About 0554 eastern daylight time, on September 5, 1996, a Douglas DC-10-10CF, N68055, operated by the Federal Express Corporation as flight 1406, made an emergency landing at Stewart International Airport, Newburgh, New York, after the flightcrew determined that there was smoke in the cabin cargo compartment. The flight was operating under the provisions of Title 14 Code of Federal Regulations Part 121 as a cargo flight from Memphis, Tennessee, to Boston, Massachusetts. Three crewmembers and two nonrevenue passengers were aboard the airplane. The captain and flight engineer sustained minor injuries while evacuating the airplane. The airplane was destroyed by fire after the landing.
The National Transportation Safety Board determines that the probable cause of this accident was an in-flight cargo fire of undetermined origin.
Safety issues discussed in this report include flightcrew performance of emergency procedures, undeclared hazardous materials in transportation, dissemination of hazardous materials information, airport emergency response, and adequacy of aircraft interior firefighting methods. Safety recommendations concerning these issues were made to the Federal Aviation Administration, the Department of Transportation, and the Research and Special Programs Administration.
As a result of the investigation of this accident, the National Transportation Safety Board makes the following recommendations:
To the Department of Transportation:
Require, within 2 years, that a person offering any shipment for air transportation provide written responses, on shipping papers, to inquiries about hazardous characteristics of the shipment, and develop other procedures and technologies to improve the detection of undeclared hazardous materials offered for transportation. (A-98-71)
To the Federal Aviation Administration:
Require the principal operations inspector for Federal Express (FedEx) to review the crew's actions on the accident flight and evaluate those actions in the context of FedEx emergency procedures and training (including procedures and training in crew resource management) to determine whether any changes are required in FedEx procedures and training. (A-98-72)
Require Federal Express to modify its evacuation checklist and training to emphasize the availability of protective breathing equipment during evacuations in an environment containing smoke, fire, or toxic fumes. (A-98-73)
Require all Part 121 operators of airplanes that rely on air pressure to open exit doors to make crewmembers aware of the circumstances of this accident and remind them of the need to ensure that the airplane is depressurized before attempting to open the passenger exit doors in an emergency. (A-98-74)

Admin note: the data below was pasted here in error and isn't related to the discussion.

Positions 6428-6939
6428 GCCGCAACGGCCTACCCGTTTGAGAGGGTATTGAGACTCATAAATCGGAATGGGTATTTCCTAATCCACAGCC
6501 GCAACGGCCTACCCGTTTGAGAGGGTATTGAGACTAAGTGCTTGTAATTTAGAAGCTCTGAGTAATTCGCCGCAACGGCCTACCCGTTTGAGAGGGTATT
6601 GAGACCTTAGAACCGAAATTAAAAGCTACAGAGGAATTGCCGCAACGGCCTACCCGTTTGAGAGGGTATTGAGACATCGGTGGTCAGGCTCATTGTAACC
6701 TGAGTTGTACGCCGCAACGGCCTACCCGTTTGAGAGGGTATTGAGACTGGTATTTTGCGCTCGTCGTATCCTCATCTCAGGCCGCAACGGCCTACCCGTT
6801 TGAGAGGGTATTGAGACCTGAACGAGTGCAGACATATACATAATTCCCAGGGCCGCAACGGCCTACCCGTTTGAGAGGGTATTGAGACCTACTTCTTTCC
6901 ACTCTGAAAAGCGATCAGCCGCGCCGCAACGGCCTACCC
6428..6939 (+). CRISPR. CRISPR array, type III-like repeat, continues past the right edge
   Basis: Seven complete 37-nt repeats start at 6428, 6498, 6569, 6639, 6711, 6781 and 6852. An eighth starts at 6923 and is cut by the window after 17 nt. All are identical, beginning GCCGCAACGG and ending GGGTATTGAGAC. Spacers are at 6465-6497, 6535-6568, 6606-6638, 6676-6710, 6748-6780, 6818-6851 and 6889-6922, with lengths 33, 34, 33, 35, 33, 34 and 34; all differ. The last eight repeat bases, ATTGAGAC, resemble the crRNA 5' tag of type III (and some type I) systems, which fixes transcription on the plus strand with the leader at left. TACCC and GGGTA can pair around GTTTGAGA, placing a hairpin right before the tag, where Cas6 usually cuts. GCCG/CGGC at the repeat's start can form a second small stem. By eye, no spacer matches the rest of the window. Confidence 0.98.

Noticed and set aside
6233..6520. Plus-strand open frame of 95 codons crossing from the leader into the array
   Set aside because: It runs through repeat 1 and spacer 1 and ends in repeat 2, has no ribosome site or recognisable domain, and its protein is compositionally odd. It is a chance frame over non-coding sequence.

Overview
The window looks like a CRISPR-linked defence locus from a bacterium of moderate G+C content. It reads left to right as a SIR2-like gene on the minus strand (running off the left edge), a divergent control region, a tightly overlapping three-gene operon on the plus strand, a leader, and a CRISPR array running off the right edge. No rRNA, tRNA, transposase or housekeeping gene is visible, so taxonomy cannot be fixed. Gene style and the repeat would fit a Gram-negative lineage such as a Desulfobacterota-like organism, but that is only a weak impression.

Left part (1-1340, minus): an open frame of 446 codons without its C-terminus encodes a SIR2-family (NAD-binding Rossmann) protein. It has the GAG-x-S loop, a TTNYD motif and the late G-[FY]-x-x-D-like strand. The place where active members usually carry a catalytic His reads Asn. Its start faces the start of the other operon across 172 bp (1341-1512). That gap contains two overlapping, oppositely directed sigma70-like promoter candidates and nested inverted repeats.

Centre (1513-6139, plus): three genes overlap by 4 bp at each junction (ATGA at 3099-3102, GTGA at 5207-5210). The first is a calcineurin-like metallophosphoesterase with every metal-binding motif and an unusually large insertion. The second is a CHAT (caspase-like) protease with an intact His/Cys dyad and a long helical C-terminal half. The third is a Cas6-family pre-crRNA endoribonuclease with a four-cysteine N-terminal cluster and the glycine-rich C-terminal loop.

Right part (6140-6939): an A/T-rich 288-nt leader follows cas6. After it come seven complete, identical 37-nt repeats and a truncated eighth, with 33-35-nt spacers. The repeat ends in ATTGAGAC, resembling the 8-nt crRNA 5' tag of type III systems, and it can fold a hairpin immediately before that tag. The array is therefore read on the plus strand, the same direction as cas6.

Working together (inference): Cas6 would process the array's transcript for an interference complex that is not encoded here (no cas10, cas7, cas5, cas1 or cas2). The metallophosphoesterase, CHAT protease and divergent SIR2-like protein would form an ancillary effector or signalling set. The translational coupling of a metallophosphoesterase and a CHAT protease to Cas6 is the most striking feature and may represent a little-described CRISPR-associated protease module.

Require, within 2 years, that air carriers transporting hazardous materials have the means, 24 hours per day, to quickly retrieve and provide consolidated, specific information about the identity (including proper shipping name), hazard class, quantity, number of packages, and location of all hazardous materials on an airplane in a timely manner to emergency responders. (A-98-75)
Require the principal operations inspector for Federal Express (FedEx) to ensure that all FedEx employees who may communicate with emergency responders about a transportation accident involving hazardous materials understand that they should provide those emergency responders with any available information about hazardous materials that may be involved. (A-98-76)
Require all certificated airports to coordinate with appropriate fire departments, and all State and local agencies that might become involved in responding to an aviation accident involving hazardous materials, to develop and implement a hazardous materials response plan for the airport that specifies the responsibility of each participating local, regional, and State agency, and addresses the dissemination of information about the hazardous materials involved. Such plans should take into consideration the types of hazardous materials incidents that could occur at the airport based on the potential types and sources of hazardous materials passing through the airport. Airports should also be required to coordinate the scheduling of joint exercises to test these hazardous materials emergency plans. (A-98-77)
Reexamine the feasibility of on-board airplane cabin interior fire extinguishing systems for airplanes operating under 14 Code of Federal Regulations Part 121 and, if found feasible, require the use of such systems. (A-98-78)
Review the aircraft cabin interior firefighting policies, tactics, and procedures currently in use, and take action to develop and implement improvements in firefighter training and equipment to enable firefighters to extinguish aircraft interior fires more rapidly. (A-98-79)
To the Research and Special Programs Administration:
Require, within 2 years, that air carriers transporting hazardous materials have the means, 24 hours per day, to quickly retrieve and provide consolidated specific information about the identity (including proper shipping name), hazard class, quantity, number of packages, and location of all hazardous materials on an airplane in a timely manner to emergency responders. (A-98-80)
Additionally, the Safety Board reiterates the following recommendations to the FAA:
Issue guidance to air carrier pilots about the need to don oxygen mask and smoke goggles at the first indication of a possible in-flight smoke or fire emergency. (A-97-58)
Establish a performance standard for the rapid donning of smoke goggles; then ensure that all air carriers meet this standard through improved smoke goggle equipment, improved training, or both. (A-97-59)